on March 11, 2013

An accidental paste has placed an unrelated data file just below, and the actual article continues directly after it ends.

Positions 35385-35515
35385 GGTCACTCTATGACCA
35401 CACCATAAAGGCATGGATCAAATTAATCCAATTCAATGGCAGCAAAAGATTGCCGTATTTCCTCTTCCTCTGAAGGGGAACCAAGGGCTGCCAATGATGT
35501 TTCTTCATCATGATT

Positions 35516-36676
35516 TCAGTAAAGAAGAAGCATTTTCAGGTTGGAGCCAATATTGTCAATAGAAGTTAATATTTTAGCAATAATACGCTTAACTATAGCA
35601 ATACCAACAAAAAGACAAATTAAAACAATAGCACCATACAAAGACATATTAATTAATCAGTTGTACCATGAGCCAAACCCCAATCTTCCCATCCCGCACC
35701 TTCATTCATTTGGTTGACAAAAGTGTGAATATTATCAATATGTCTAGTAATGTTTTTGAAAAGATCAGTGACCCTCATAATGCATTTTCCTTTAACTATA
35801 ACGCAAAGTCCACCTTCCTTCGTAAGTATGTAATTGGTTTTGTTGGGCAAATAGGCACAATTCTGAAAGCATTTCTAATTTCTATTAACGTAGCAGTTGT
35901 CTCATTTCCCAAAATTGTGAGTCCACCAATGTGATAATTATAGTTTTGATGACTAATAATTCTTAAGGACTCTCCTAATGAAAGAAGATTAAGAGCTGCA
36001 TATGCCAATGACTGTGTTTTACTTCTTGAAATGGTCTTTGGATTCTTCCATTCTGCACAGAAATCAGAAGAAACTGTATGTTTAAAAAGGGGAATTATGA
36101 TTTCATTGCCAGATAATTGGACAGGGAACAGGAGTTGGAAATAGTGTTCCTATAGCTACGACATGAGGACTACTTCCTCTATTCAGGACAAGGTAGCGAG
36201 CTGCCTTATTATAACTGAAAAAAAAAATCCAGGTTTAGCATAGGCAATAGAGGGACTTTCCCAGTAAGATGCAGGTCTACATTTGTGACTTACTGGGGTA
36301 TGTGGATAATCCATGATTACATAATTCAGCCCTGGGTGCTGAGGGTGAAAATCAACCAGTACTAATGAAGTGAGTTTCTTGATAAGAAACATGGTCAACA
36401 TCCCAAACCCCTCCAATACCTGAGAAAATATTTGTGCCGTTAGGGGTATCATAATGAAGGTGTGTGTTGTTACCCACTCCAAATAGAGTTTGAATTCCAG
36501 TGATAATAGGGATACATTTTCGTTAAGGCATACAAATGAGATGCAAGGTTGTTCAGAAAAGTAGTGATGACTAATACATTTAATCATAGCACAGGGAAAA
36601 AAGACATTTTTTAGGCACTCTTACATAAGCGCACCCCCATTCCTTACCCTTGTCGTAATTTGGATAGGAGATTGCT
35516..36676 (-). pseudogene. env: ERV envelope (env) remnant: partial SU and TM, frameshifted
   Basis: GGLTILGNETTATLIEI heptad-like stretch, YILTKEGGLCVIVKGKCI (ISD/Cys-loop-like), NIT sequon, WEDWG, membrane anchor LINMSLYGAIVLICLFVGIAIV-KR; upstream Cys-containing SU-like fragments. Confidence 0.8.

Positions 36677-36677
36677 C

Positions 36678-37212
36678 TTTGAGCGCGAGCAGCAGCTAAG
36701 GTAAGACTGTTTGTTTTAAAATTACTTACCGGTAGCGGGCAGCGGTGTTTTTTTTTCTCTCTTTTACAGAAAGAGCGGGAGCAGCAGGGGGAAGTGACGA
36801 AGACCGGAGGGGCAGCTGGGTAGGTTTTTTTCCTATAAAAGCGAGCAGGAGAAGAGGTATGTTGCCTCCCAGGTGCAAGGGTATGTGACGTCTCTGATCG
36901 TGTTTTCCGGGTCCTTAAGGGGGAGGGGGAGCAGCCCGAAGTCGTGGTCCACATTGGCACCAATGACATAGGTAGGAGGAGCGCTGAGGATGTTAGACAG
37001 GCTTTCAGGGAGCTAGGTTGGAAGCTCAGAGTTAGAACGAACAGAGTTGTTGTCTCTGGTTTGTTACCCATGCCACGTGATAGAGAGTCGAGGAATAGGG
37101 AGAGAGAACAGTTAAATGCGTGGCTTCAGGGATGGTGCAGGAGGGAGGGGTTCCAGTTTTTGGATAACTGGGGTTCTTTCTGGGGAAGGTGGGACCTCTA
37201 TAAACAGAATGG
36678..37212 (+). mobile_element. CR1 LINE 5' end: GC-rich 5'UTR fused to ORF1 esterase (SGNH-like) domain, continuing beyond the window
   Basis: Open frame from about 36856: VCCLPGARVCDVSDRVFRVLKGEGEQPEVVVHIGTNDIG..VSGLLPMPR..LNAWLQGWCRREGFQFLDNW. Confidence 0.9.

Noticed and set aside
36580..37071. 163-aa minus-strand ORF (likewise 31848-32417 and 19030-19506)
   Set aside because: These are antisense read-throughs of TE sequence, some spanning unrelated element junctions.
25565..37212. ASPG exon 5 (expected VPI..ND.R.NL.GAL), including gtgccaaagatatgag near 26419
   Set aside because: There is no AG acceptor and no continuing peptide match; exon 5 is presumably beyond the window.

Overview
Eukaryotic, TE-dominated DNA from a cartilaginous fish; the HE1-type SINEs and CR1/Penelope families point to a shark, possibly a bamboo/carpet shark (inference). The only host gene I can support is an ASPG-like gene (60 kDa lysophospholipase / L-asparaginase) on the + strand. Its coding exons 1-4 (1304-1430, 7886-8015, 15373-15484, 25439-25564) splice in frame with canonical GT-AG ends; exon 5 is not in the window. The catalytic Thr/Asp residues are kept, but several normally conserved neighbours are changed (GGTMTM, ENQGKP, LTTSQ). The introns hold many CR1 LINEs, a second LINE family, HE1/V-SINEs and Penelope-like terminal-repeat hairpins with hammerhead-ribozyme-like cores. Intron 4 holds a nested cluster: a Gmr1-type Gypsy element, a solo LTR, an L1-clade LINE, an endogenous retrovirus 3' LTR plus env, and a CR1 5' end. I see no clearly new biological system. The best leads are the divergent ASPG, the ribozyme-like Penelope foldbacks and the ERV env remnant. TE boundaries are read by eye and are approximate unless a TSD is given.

I came across Jungla de Panama as a hostel when I was searching for accommodations. As it turns out, it's also a restaurant and, most awesomely, an animal rescue and healing center.It's in Palmira, just a few minutes outside of Boquete. We stopped by in the morning on our way out of town. The restaurant wasn't open yet, and some boys were playing the yard in between some pens and cages. The restaurant manager directed us through the gate off the porch into the yard, and we wandered around the pens.Eventually, one of the little boys asked if we were there for the tour. We said, "Sure, when does it start?" And he said, "Whenever." So he showed us the dogs that were up for adoption: four lovely, friendly animals, one of whom kept jumping up as high as the fence, bounce after bounce after bounce. She knew that the way to get chosen was to stand out from the crowd, and if we had space for a dog at home she would have already been in our car.They also have a horse and several goats, two of which were very young and two of which were very pregnant. They sort of kept to themselves.We stopped by the monkey, and the boys gave us sunflower seeds to share with the critters as they told us about how old the monkeys were and what they liked to eat. The two little capuchins shared a cage with a cutamundi, a relative of the raccoon. The monkeys took the sunflower seeds in their hands or directly -- and very gently -- into their mouths. Sometimes they couldn't reach the fallen ones with their arms, so their tails would sweep them closer through the bottom of the cage.The spider monkey lived by herself, and was a lot more shy. She gracefully and gently accepted seeds, but she didn't shake the cage like the capuchins when it had been too long between bites.We walked into the parrot residence and met the chickens, the macaw, and even a pigeon! The macaw had a hurt wing and couldn't fly, but the parrots didn't get in her way when she headed over to a dish full of sunflower seeds. The parrots were content to sit on my arms and shoulder and eat right out of my hands, anyway.We said our goodbyes after petting the rabbit, though it would have been easy to spend all day there (and I think the monkeys and birds would have kept eating all day, too).
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